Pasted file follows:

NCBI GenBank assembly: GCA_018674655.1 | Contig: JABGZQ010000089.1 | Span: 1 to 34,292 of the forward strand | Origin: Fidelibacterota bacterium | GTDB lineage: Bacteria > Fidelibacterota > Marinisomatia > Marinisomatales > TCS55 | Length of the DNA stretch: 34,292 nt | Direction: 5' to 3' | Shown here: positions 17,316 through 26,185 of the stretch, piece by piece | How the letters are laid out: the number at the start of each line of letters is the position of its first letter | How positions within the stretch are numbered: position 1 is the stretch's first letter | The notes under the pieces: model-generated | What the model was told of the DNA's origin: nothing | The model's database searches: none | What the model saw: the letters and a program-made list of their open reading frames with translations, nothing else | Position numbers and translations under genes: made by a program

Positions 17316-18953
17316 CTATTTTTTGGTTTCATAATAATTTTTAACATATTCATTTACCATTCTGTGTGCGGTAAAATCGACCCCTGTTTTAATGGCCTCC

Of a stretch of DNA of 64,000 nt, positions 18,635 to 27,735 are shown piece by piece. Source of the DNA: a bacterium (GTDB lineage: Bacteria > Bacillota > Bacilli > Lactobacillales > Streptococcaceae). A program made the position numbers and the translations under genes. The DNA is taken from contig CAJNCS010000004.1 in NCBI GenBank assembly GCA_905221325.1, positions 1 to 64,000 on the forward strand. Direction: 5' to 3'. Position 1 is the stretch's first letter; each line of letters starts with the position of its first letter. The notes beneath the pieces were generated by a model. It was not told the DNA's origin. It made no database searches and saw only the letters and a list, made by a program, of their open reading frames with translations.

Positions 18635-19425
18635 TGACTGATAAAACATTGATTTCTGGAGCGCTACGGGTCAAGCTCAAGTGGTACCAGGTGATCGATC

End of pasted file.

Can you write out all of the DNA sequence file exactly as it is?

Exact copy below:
NCBI GenBank assembly: GCA_018674655.1 | Contig: JABGZQ010000089.1 | Span: 1 to 34,292 of the forward strand | Origin: Fidelibacterota bacterium | GTDB lineage: Bacteria > Fidelibacterota > Marinisomatia > Marinisomatales > TCS55 | Length of the DNA stretch: 34,292 nt | Direction: 5' to 3' | Shown here: positions 17,316 through 26,185 of the stretch, piece by piece | How the letters are laid out: the number at the start of each line of letters is the position of its first letter | How positions within the stretch are numbered: position 1 is the stretch's first letter | The notes under the pieces: model-generated | What the model was told of the DNA's origin: nothing | The model's database searches: none | What the model saw: the letters and a program-made list of their open reading frames with translations, nothing else | Position numbers and translations under genes: made by a program

Positions 17316-18953
17316 CTATTTTTTGGTTTCATAATAATTTTTAACATATTCATTTACCATTCTGTGTGCGGTAAAATCGACCCCTGTTTTAATGGCCTCC

Of a stretch of DNA of 64,000 nt, positions 18,635 to 27,735 are shown piece by piece. Source of the DNA: a bacterium (GTDB lineage: Bacteria > Bacillota > Bacilli > Lactobacillales > Streptococcaceae). A program made the position numbers and the translations under genes. The DNA is taken from contig CAJNCS010000004.1 in NCBI GenBank assembly GCA_905221325.1, positions 1 to 64,000 on the forward strand. Direction: 5' to 3'. Position 1 is the stretch's first letter; each line of letters starts with the position of its first letter. The notes beneath the pieces were generated by a model. It was not told the DNA's origin. It made no database searches and saw only the letters and a list, made by a program, of their open reading frames with translations.

Positions 18635-19425
18635 TGACTGATAAAACATTGATTTCTGGAGCGCTACGGGTCAAGCTCAAGTGGTACCAGGTGATCGATC